Stephanie J. Block and Sebastian Arcelus
Stephanie J. Block and Sebastian Arcelus

Stephanie J. Block & Sebastian Arcelus on the Joyful Whirlwind of Into the Woods

The setting in which married stage and screen stars Sebastian Arcelus and Stephanie J. Block were approached about joining the Broadway cast of Into the Woods was as perfect as the offer itself.

Tony Award winner Block and House of Cards and Madam Secretary alumnus Arcelus were performing on one of Seth Rudetsky’s Seth’s Big Fat Broadway Vacation cruises, traveling with their young daughter through the woods of Norway, when Block’s agent called. A replacement was apparently needed, in short order, for Sara Bareilles, who had originated the role of The Baker’s Wife in Lear deBessonet’s acclaimed revival of the Stephen Sondheim/James Lapine musical, which transferred to Broadway last summer after winning raves as part of New York City Center’s Encores! series.

“They said, ‘Look, you’re on a very short list,’” Block recalls. “‘Is this something you’d consider, and could you arrange all the moving parts in your life in a week or two?’ This sounds crazy — we were in Norway — but when you hear ‘Into the Woods’ and ‘The Baker’s Wife,’ you say yes. Then my agent said, ‘There’s also talk of Seb being cast as The Baker.’ That’s when you know you have to move mountains and do everything that needs to be done to say yes to this singular opportunity.”

Upon returning to the States, in fact, the California-based couple had to immediately find new living quarters. “We had to register our daughter in a different school here on the East Coast, rent a house sight unseen, furnish it in four days, and rehearse the show in just a handful of days,” Block says. “It has been a joyful, sort of psychotic whirlwind” — an adventure, to be sure, if not as perilous as the one they’re now enacting on the stage of the St. James Theatre, where Woods is playing through January 8.

Block and Arcelus had played husband and wife before, on Madam Secretary, though as Arcelus points out, “Our relationship was on the outs, sadly.” (“In the show, not in real life,” Block clarifies.) Patina Miller, who currently plays The Witch on Friday and weekend performances of Woods, played a principal role in all six seasons of the TV series and remains a “dear friend,” Arcelus says, despite the tension between their characters in the musical.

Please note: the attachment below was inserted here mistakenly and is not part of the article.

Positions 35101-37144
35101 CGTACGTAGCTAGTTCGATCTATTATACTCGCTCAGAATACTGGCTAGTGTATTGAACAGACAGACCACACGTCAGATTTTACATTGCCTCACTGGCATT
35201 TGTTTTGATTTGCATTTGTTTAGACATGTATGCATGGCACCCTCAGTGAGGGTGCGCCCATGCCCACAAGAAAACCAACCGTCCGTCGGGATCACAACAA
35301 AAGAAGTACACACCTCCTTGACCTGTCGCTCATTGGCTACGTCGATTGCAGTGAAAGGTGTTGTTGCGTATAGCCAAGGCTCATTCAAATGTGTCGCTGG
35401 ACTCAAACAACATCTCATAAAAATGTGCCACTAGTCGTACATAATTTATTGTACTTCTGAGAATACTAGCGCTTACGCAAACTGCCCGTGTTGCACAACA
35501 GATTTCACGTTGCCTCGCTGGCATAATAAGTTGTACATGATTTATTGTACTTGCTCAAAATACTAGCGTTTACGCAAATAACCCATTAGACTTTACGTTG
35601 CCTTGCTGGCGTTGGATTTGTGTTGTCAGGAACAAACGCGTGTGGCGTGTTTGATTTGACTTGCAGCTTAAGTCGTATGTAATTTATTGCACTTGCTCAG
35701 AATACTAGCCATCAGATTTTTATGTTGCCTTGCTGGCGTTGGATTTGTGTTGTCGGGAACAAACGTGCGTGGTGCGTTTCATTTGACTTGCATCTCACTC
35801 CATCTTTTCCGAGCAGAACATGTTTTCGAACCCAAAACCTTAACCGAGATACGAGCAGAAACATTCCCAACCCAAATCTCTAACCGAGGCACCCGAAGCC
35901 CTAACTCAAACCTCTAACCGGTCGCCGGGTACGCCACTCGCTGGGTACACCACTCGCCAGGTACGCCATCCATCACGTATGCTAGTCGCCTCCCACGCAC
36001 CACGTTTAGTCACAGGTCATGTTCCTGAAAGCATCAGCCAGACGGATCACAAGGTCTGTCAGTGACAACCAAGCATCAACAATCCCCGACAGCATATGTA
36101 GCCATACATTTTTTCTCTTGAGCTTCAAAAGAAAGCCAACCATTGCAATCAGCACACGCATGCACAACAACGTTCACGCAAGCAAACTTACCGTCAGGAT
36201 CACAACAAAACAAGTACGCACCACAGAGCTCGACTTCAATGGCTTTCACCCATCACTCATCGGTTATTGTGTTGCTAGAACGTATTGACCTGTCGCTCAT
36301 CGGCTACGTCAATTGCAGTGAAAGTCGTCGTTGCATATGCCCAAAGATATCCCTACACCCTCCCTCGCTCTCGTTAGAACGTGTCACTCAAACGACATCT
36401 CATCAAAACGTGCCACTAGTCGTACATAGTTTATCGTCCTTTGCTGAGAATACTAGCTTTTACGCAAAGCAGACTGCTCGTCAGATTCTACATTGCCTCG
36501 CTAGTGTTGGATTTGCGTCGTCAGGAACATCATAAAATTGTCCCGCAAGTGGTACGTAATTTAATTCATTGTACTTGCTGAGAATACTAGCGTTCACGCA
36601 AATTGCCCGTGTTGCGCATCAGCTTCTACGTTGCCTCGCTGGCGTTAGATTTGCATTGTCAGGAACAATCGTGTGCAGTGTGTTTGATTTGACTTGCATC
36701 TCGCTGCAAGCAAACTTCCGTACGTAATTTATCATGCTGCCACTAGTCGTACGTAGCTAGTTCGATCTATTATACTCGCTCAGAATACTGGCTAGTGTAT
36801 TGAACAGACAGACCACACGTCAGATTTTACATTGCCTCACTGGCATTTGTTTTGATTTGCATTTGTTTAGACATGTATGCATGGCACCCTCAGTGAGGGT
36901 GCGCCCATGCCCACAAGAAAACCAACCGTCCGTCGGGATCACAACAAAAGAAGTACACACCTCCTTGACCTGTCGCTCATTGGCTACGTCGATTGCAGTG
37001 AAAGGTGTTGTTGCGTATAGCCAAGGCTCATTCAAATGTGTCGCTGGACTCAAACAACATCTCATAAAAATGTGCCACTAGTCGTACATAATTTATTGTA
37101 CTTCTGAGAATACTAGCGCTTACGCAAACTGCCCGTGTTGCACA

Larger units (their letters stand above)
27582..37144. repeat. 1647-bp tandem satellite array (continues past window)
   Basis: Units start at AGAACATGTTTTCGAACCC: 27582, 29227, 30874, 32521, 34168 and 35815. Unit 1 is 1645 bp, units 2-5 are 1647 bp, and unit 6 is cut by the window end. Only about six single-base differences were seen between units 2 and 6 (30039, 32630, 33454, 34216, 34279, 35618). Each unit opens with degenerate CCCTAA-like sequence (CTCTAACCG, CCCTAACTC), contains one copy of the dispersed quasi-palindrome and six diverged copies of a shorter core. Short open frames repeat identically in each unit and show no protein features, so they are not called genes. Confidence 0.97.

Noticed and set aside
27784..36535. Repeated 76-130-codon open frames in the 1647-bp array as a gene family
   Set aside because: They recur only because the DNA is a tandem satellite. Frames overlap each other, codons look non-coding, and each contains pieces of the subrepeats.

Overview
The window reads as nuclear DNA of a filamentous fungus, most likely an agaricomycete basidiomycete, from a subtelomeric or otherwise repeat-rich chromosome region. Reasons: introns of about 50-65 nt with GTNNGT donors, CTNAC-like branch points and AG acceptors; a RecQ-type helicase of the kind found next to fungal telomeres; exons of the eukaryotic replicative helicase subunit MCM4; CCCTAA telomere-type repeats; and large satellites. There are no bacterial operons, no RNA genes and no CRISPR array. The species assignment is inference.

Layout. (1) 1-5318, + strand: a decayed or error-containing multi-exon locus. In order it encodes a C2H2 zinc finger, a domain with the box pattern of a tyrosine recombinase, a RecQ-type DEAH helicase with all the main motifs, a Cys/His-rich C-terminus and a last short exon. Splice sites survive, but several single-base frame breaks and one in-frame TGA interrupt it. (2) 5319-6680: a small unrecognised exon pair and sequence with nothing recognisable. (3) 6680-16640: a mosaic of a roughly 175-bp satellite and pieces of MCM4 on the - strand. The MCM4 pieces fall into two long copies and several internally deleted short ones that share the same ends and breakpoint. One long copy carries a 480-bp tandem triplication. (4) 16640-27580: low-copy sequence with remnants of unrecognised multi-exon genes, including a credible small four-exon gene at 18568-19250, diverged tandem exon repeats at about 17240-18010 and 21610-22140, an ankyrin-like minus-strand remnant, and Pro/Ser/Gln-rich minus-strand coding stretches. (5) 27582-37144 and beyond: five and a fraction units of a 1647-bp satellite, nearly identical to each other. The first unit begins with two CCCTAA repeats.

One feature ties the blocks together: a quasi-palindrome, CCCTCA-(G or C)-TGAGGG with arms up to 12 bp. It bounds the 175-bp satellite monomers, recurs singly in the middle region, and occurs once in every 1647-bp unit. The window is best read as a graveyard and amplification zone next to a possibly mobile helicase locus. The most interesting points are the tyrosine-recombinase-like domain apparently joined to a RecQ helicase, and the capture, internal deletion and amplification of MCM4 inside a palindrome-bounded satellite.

“The reality is, with a show like this, which is so beautifully complicated, if you decide at any moment that you can relax — if you think, ‘OK, I have it’ — something will happen to turn you upside down,” Arcelus notes.

“There’s no coasting with Sondheim,” Block agrees.

The Baker’s Wife had been on Block’s bucket list since she received a copy of the original cast recording as a 16th birthday present. “I thought, ‘One day I’m going to play this role.’ I didn’t know it would be thirtysomething years later. And this is my very first Sondheim show! I’ve never done a Sondheim production. I would always say to Sebastian, ‘I don’t know how one makes a living in this industry and loves this art form as much as I do without ever having done a Sondheim piece.’”

She adds, “For it to happen now — sadly, after his passing — and to have such a close relationship with James Lapine,” Block’s director in productions of Falsettos and Little Miss Sunshine, “and for James to have seen the show and given the cast our blessing, it’s really been a lovely, lovely experience.”

Arcelus actually played The Baker in a college production of Woods as a senior at Williams College, also Sondheim’s alma mater. “It was at that point in my life a very cathartic event. I was a political science major, and as a senior I decided I would pursue a career in acting after college, so it was a springboard for really embracing that life.”

In the musical, Arcelus and Block’s characters are driven into the woods in order to reverse a curse, placed by The Witch, barring The Baker from having children. DeBessonet, who recently gave birth to a daughter, was “nine months pregnant when we started rehearsals,” Arcelus points out, “and she showed up every day, and was so giving and so present for the company, and for new actors joining the process.”

The result, Block says, was “a life-affirming space” in which “every day a lyric or a scene or a new actor would bring something different. It was so special to create with her and beside her. I find that to be the case with Into the Woods, though. People are walking away talking about how they’d heard one particular song a thousand times but never that same way, or how they’d never understood that one line before seeing this production. And that’s not just about the performances. The magic is that the material is the star of the show.”

Arcelus concurs. “It’s amazing that you can have a piece of theater that’s so iconic, and yet when it’s presented again it becomes a new, personal experience,” he says. “Doing the show now, at my age, married to this extraordinary woman and trying to raise an extraordinary child, it resonates in a different way than it did when I was in college. It came back into my life at the perfect time.”

Learn More About Into the Woods